In order to protect the health and safety of Canadians, it is critical that we stay on top of new technologies, including the methods used by fraudsters to manipulate our immigration system to fraudulently gain entry into Canada.

Linking an individual's biometric data with his or her biographic data would help us to more quickly identify applicants. It would therefore become much more difficult to forge, steal or use someone else's identity to gain access into Canada. Biometrics would make it easier to prevent known criminals and previous deportees from entering Canada. It would make it easier to prevent serious criminals, failed refugee claimants and terrorists, among others, from re-entering Canada by using false identify documents.

Alternatively, the use of biometrics would also bolster Canada's existing measures to facilitate legitimate travel by providing a fast and reliable tool to confirm identity. These measures would put us in line with our international partners, such as the United Kingdom, the European Union, Australia, the United States and Japan.

All these reforms are aimed at deterring abuse of Canada's generous immigration and refugee system. Bill C-31 would make our immigration system faster and fairer. Canadians have given us a strong mandate to protect Canada's immigration system. With these proposed measures, the integrity of Canada's immigration programs and the safety and security of Canadians would be protected.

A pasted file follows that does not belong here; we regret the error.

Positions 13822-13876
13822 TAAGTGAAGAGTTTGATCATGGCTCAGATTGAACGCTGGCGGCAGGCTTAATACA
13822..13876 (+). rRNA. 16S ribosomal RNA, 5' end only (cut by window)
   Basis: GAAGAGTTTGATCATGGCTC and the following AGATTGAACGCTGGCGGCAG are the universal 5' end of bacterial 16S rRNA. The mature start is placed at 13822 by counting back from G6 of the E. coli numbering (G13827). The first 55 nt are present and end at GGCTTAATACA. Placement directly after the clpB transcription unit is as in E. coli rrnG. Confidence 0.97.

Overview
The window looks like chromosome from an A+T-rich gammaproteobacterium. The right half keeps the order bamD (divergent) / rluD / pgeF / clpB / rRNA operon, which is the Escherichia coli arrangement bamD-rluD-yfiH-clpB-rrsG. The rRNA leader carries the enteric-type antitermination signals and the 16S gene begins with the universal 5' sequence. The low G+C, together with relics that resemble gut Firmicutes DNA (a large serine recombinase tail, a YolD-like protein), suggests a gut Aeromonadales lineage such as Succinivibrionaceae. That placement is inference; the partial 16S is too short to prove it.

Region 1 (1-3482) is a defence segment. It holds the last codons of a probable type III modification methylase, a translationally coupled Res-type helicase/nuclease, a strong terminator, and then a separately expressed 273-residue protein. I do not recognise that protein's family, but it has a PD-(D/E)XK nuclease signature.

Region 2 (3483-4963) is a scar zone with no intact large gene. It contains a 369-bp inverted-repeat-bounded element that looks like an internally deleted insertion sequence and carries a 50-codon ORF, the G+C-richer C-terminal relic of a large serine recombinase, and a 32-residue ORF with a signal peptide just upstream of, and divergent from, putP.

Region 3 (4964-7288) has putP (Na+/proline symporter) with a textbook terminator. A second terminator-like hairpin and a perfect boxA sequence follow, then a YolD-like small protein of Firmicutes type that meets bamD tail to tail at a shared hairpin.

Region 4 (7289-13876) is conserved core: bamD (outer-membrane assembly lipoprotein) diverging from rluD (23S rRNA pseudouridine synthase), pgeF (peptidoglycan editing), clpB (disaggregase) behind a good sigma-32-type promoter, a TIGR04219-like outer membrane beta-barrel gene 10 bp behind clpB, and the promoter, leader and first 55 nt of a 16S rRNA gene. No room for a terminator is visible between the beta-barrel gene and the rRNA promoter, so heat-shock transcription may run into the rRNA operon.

I implore my fellow members of the House to vote in support of this legislation.

Protecting Canada's Immigration System Act
Government Orders

3:40 p.m.

NDP

Jinny Sims Newton—North Delta, BC

Mr. Speaker, I looked at the legislation and we would be creating two tiers of refugees.

What really concerns me is that the not so acceptable refugees by the minister's standards, which standards are very arbitrary and unknown to all of us right now, would be detained. When those people are put into a detention centre, and prison would be another word for it because they are not going to have travel documents, what would happen to the children?